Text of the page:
Sanhedrin Conference, Business Expo, Music - All in One

New grassroots group sponsors triple-header event in Jerusalem, highlighting front-line Israel & new approaches to national religious leadership.

Hillel Fendel,

A triple day-long event - featuring the Sanhedrin Conference, a front-lines business fair, and a concert by Aharon Raz'el and Yehuda Glanz - is underway in Jerusalem, sponsored by a new grassroots movement.

The event, with the participation of hundreds of people, is being held today(Wednesday) at the Jerusalem Gate Hotel adjacent to the Central Bus Station.

The Sanhedrin Conference includes rabbis, academics and politicians such as Rabbi Moshe Tzuriel, Moshe Feiglin, Rabbi Adin Steinsaltz, Prof. Hillel Weiss, and Rabbi Yisrael Ariel. It is dedicated to Erez Levanon, who was murdered by Palestinian terrorists while praying in a forest near his home in Gush Etzion this week.

Among the lectures are:

“Calling for Peace - A Prerequisite for Victory” by Rabbi Menachem Fruman
"The Danger of Lack of Education & the Remedy of Jewish Identity" by Sanhedrin chairman Rabbi Yoel Schwartz
“The Writings of Shabtai Ben Dov – A Torani-Political-Existential Program” by Yehuda Etzion, and
“The Israeli Economy – Perils and Hopes” by Prof. Aharon Tziner.

One of the speakers, Temple Institute head Rabbi Yisrael Ariel, was detained by police yesterday and questioned for several hours on suspicion of having called IDF Maj.-Gen. Ya'ir Naveh a rodef.  A rodef is one who directly endangers Jewish life and is thus eligible for death. Rabbi Ariel explained to Arutz-7 several weeks ago that he had written a private letter to Naveh to this effect, but that he did not publicize it. Naveh, an observant Jew, has been censured for having signed administrative orders distancing over 20 young Jews from their homes in Yesha, taken active part in the Disengagement and the Amona destruction, and even for having signed orders giving lands in southern Judea to Arabs.

The Yesha Rabbis Council sharply condemned the arrest, terming it "religious persecution, shutting of mouths, and a witch-hunt reminiscent of dark periods in our history when rabbis were persecuted for their Torah rulings that did not please the rulers."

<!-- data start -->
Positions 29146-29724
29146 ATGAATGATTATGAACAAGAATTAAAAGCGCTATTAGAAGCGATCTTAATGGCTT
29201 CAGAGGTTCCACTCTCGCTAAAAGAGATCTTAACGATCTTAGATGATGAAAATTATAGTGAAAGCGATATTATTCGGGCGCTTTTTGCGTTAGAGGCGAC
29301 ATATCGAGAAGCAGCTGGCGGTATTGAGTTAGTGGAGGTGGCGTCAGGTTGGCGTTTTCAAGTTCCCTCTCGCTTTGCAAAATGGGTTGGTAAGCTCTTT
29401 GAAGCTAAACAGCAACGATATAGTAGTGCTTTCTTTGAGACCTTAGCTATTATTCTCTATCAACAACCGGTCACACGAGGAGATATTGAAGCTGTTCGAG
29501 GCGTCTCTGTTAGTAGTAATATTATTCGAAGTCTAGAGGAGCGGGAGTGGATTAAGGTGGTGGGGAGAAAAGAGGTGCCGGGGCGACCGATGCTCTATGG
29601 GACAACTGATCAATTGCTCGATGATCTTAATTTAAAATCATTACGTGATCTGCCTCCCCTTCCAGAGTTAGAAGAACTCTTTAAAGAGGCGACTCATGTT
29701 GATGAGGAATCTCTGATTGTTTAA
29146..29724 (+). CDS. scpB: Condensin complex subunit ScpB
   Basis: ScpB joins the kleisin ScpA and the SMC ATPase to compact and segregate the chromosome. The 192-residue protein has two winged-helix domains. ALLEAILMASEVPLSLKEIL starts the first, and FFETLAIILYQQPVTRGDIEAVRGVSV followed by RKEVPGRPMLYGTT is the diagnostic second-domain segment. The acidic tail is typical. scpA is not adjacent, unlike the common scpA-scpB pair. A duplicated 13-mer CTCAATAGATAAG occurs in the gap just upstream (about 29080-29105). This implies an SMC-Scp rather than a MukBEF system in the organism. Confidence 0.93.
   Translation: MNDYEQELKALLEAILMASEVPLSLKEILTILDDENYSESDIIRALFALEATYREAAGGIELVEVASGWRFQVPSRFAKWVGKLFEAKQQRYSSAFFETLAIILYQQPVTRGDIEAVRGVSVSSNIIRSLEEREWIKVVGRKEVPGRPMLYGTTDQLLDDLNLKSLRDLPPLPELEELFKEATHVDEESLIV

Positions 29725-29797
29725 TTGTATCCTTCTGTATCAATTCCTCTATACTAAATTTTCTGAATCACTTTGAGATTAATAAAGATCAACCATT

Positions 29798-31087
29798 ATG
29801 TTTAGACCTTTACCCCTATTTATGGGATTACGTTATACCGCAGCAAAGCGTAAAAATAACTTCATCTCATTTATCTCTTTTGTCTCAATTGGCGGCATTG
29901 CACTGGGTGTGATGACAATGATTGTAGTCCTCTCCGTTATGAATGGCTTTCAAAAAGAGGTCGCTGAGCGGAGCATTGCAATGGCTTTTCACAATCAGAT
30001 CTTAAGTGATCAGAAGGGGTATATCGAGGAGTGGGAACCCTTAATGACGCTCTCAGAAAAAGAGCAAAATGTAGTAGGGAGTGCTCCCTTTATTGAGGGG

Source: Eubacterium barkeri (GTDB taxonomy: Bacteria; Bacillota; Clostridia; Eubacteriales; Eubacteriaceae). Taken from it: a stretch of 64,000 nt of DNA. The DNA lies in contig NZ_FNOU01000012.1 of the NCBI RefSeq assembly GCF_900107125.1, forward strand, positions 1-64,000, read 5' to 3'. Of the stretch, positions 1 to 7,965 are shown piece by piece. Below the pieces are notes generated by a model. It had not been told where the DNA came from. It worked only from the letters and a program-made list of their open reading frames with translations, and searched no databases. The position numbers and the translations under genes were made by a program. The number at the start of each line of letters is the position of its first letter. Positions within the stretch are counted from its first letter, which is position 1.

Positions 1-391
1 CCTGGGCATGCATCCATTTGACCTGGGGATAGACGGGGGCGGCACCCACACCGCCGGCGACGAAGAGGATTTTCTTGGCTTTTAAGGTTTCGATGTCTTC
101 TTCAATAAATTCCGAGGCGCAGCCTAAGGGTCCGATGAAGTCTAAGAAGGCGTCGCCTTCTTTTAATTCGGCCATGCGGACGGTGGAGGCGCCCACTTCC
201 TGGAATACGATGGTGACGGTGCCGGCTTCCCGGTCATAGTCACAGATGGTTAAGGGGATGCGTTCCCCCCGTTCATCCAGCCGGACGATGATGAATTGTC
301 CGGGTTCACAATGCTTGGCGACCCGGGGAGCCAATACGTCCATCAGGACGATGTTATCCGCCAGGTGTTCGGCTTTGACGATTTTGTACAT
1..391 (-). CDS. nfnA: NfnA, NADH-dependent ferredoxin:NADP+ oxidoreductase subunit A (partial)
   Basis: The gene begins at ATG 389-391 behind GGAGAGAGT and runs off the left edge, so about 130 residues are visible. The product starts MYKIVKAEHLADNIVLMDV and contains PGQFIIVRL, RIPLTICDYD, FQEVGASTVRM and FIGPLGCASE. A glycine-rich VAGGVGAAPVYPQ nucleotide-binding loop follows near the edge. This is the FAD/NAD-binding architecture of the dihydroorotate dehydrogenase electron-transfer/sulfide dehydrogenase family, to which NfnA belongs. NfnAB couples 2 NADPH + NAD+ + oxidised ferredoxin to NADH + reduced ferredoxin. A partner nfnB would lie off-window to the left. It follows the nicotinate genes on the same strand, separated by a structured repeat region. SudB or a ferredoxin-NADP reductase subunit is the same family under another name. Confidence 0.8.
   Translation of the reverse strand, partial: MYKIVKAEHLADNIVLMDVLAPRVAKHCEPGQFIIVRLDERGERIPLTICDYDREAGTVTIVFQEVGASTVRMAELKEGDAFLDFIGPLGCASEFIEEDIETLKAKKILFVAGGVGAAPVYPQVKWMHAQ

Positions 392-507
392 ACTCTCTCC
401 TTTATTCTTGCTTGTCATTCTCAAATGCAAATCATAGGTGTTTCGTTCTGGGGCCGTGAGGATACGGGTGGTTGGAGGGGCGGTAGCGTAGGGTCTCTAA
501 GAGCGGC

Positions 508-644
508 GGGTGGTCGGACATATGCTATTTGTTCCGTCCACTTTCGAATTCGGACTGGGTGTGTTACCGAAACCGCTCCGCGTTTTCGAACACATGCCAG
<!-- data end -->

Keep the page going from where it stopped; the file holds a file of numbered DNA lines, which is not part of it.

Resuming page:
The Sanhedrin is an organization that says it has re-established the Land of Israel Sanhedrin of the Mishnaic period nearly 2,000 years ago. The Sanhedrin was a council of 71 sages who constituted the supreme court and legislative body in Judea during the Roman period. It continued to function for more than 400 years after the destruction of the Temple in 68 C.E. The current attempt to re-establish the Sanhedrin is generally referred to as the "nascent Sanhedrin", or the "developing Sanhedrin", according to the Sanhedrin's website.

At the same time, in another part of the Jerusalem Gate Hotel, a business expo entitled “Business at the Forefront: Supporting Business on the Frontlines” is being held today. The fair provides a unique opportunity for over 60 businesses owned by Israel's front-liners - residents of Sderot, Yesha, and the north, as well as expellees from Gush Katif - to sell their products and make business connections. The expo runs from 10 AM to 10 PM.

The event will end this evening with a musical concert featuring Aharon Raz'el, Yehuda Glanz and Harpo. They will perform, inter alia, compositions written by the late Erez Levanon.

The event is being coordinated by Tzibur Bnei Yisrael (The Community of the Children of Israel), a new grassroots movement dedicated to “Jewish unity and to realizing the collective dreams of the Jewish people."

A conference participant, Meir Lapid of Kiryat Arba, told Arutz-7, "This is a very important initiative - the start of the filling of the vacuum of the past 2,000 years, in the sense that rabbinical leaders in the Diaspora always led their communities, while now we are seeking national religious leadership that must deal with our national challenges. The Sanhedrin is a type of open organization that unites outlooks and tries to turn them into an answer for the challenges of today - not like the superficial approach that we see reflected in the media."

Another participant, Avi Lowell of Tekoa, told Arutz-7 that he was excited to see "Jews of all backgrounds, from outwardly not religious to hareidi, coming together to discuss critical issues, and in the Expo, purchasing goods of all types from different areas of the country - including organic wine, Purim food baskets, books, jewelry, paintings, artwork, and much more."